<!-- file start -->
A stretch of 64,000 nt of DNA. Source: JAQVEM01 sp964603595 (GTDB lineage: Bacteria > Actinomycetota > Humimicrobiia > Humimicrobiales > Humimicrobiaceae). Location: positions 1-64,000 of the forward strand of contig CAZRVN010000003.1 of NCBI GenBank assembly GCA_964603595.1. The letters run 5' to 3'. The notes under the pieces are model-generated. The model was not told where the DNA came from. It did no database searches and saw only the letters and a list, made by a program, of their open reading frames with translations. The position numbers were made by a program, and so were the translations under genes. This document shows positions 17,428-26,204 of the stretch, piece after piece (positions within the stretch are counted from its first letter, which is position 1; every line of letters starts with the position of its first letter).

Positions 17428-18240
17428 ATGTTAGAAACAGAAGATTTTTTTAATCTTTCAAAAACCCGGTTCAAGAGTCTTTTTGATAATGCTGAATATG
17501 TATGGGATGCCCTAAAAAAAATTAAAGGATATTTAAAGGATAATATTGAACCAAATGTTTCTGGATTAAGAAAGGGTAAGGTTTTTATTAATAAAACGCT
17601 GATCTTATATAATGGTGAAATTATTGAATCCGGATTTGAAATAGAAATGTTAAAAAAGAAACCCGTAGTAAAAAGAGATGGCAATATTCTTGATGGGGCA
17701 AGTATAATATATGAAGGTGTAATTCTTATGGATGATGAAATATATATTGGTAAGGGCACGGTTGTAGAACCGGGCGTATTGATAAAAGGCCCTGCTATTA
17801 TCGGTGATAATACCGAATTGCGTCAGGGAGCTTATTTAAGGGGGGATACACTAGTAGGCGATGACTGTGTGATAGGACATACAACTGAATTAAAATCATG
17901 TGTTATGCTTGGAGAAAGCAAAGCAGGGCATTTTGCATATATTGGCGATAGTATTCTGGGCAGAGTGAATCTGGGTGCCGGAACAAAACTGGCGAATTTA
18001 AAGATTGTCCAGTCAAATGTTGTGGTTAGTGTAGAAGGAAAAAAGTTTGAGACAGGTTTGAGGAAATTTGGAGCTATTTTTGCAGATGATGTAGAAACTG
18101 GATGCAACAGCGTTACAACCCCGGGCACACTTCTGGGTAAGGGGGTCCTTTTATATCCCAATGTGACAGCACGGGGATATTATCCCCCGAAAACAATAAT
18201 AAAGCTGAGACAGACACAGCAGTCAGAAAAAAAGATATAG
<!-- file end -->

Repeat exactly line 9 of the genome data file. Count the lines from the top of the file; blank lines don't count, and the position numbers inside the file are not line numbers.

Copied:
18001 AAGATTGTCCAGTCAAATGTTGTGGTTAGTGTAGAAGGAAAAAAGTTTGAGACAGGTTTGAGGAAATTTGGAGCTATTTTTGCAGATGATGTAGAAACTG